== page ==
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Foundation reveal dialog fix with font-family: false

Why we spent 2 hours fighting the impossible.

The way we organize our projects and work is by creating, working on and completing Asana tasks. So today one of them labeled “Add popup on button click” came in line. Well, nothing serious here, with the setup we have: foundation will do the job.

An important note: we are not using the full 7000 lines of css from foundation and so far not using its JavaScript as well. What we are doing is extracting its grid (which is awesome) and whatever mixins and variables are needed to make it work properly so that the end result is clearing up more than 4000 lines CSS. This setup is properly working on quite a few projects, so no problems were foreseen for the moment.

As a part of our process, we went to the foundation’s documentation for its modal popups and set what was required – the foundation.js file, followed by foundation.reveal.js + running the whole thing with $(document).foundation(). Next of course we had to style the modal and decided to use what is provided by default and build on it further, so we copied their reveal.scss file and modified the variables so they wouldn’t break.

Where things went wrong

So we pasted the example code shown in the documentation, expecting to see a popup on click, but there was nothing. No response, no change in the DOM or anything. Of course, the first thought was that some of the files were not included properly so we checked them. Then we double checked again and they were all good. So then maybe the scss file was incomplete, but when we removed the display: none and visibility: hidden from the modal it showed up. So the problem was not wrongly linked files or non-styled elements.

Next step of the long debugging process was making sure we follow everything written in the documentation. Making sure the order of included scripts is good, making sure we are running the scripts properly, everything you can think of. After that we decided that we should be running the modal from JS instead of clicking the link. The result was sadly expected – nothing worked out. Well because of not observing any DOM changes and seeing the CSS update + not receiving any grunt errors or 404 ones, the only conclusion was that the problem is somewhere in activating the script or having the proper selectors.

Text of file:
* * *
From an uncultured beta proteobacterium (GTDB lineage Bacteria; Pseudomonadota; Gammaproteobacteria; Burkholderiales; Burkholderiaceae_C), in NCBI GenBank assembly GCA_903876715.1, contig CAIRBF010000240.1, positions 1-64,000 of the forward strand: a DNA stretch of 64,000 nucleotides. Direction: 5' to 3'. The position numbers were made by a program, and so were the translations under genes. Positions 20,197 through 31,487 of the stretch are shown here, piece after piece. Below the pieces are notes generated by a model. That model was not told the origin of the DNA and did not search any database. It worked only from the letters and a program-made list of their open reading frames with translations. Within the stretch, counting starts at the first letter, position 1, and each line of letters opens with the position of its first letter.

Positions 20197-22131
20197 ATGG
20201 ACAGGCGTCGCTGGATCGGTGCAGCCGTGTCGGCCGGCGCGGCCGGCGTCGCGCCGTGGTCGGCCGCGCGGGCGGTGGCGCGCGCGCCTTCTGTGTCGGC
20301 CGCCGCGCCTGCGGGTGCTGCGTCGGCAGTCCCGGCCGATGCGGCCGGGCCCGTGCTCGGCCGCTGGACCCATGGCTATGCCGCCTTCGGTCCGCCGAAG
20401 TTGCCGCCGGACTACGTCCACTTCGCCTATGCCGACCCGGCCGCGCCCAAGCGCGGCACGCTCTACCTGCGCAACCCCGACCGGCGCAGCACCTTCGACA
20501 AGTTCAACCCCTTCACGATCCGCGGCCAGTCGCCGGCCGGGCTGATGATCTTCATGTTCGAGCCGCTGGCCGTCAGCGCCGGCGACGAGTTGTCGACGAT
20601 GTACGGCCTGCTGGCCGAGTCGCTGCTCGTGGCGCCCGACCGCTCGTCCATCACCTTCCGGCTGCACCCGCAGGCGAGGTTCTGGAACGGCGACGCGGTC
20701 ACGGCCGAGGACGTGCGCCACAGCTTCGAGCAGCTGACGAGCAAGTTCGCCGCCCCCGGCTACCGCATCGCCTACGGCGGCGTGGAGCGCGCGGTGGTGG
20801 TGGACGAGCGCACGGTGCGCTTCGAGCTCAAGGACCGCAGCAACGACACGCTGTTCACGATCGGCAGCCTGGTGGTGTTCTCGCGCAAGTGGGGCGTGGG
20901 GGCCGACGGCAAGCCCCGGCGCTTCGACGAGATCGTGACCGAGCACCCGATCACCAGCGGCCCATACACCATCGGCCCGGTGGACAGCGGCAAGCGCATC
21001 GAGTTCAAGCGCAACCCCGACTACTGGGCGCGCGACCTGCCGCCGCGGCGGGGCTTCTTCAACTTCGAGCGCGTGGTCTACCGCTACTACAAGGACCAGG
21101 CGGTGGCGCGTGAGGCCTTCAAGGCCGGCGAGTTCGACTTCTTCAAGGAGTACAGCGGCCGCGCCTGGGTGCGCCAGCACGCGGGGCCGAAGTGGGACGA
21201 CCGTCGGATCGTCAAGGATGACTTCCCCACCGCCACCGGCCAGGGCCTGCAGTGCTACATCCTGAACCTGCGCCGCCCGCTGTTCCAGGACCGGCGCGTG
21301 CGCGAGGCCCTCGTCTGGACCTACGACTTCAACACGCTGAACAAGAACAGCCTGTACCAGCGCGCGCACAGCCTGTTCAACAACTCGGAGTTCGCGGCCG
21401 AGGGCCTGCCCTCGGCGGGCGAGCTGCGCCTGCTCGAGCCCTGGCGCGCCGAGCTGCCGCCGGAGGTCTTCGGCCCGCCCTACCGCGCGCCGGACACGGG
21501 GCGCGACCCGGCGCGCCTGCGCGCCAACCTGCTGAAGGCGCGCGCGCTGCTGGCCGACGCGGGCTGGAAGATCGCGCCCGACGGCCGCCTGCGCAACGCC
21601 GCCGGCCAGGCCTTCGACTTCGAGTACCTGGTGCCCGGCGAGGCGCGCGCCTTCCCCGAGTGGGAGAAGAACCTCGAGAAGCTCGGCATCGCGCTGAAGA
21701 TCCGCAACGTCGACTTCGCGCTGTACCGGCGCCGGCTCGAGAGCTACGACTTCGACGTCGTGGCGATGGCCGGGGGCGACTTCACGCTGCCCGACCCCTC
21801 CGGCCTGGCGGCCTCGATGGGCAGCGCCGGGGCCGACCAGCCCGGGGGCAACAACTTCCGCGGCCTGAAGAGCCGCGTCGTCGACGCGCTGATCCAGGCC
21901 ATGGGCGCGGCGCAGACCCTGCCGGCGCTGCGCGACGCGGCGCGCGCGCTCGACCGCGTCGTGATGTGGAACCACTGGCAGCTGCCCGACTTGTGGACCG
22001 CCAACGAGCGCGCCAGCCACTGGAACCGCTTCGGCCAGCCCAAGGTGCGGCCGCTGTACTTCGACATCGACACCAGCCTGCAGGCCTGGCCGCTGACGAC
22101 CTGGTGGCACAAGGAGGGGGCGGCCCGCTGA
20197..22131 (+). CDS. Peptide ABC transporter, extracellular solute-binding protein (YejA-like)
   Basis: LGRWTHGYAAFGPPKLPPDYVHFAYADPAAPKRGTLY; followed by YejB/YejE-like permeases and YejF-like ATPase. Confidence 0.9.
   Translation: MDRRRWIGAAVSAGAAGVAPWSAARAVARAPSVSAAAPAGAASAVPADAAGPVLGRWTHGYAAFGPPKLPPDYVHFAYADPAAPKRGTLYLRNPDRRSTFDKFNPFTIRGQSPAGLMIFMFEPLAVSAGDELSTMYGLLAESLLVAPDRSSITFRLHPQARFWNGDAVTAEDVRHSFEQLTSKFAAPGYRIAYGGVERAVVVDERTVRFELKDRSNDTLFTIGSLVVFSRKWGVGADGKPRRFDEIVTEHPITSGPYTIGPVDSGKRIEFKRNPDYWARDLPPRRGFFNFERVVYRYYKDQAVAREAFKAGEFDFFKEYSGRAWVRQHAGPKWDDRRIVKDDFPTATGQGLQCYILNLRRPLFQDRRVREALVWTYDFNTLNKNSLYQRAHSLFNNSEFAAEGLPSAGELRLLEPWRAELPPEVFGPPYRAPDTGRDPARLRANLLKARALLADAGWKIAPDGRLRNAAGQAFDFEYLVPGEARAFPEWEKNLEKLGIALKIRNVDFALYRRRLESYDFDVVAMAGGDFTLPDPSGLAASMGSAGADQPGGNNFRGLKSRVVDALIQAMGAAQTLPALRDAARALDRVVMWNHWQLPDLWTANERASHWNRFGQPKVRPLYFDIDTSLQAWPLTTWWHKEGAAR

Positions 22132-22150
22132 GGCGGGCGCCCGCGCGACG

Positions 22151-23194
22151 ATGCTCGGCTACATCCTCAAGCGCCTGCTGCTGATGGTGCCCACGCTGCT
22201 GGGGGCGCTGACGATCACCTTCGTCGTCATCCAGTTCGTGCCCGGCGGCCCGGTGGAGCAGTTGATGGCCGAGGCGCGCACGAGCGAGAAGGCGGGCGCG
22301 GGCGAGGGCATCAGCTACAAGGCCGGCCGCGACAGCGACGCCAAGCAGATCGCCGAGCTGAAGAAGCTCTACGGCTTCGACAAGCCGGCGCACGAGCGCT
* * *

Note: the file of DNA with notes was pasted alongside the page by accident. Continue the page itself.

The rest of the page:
A few times before we had issues with minified versions, so the next step was making sure we are using the proper non-minified jQuery version and non-minified foundation. The result – the modal was not working still. Well maybe it was cache even if it didn’t sound like that, but we had to make sure.

We did a test from another browser – Vivaldi and still, no modal was visible. In order to make sure it can actually work, we downloaded the full foundation install and set up a modal there. After clicking on the “click me” link, a nice animated popup appeared. So obviously something was wrong, maybe WordPress was parsing in a wrong way the JS or CSS or the whole HTML structure. The next step was to remove WP and test it out statically. Ctrl+S on the page, save in some folder and open the .html file from there. Result – Still not working.

Time to clear up things, we removed all of the html inside the <body> tag and added only the snippet required for the modal to work, which is about 5-6 lines of basic markup containing a few attributes and classes. Still not showing up. Also worth mentioning, JS was not disabled, we did many console.logs that were printing properly.

So left with that simple html file we went on and cleared even more – all non-related scripts and styles, anything that is not needed to show the modal, including meta tags. The remaining html was about 15 lines long, same as the sample one we used from the working, non-edited version, downloaded directly from foundation. Next step – copy everything from our test version and paste it in the control one, where only the URL was changed so we got no 404 errors.

Now it worked like a charm! Why? Well two reasons, one could be the CSS, the other the JS files. Against our presumptions, the JS files were not the cause of the issue, it was the CSS. When we copy-pasted the 7k lines into our minified master.css file the modal showed up. How can CSS make your JavaScript non-executable? Well it wasn’t broken, no semicolons or brackets were missing, it was valid code from the start.

The culprit

Time to debug some stylesheets. We removed our minified code completely, leaving the original foundation code. It was still working properly, so we began deleting chunks of code until the one making it break showed up. Our test included clicking the action link and watching for DOM changes.

After deleting more than 99% of the code some interesting rules remained that were not really styling or targeting existing elements. In order to make sure which line is the cause of more than 2 hours spent on debugging this, we deleted and refreshed line after line. The end result was really surprising – just 65 characters of CSS in total were enough to make sure the JavaScript will not run.

And here are they:

meta.foundation-data-attribute-namespace { font-family: false; }

Leaving a side the meta selector, font-family: false was just a nonsense. According to CSS’s specs, the only allowed arguments for the font-family property are font|initial|inherit;

So as a summary – if you are using Foundation as it is, everything will be ok, but if you decide to strip all of the needless code and free some bandwidth, you must make sure this line is added in your code, even if you don’t see any markup being styled or targeted by it.

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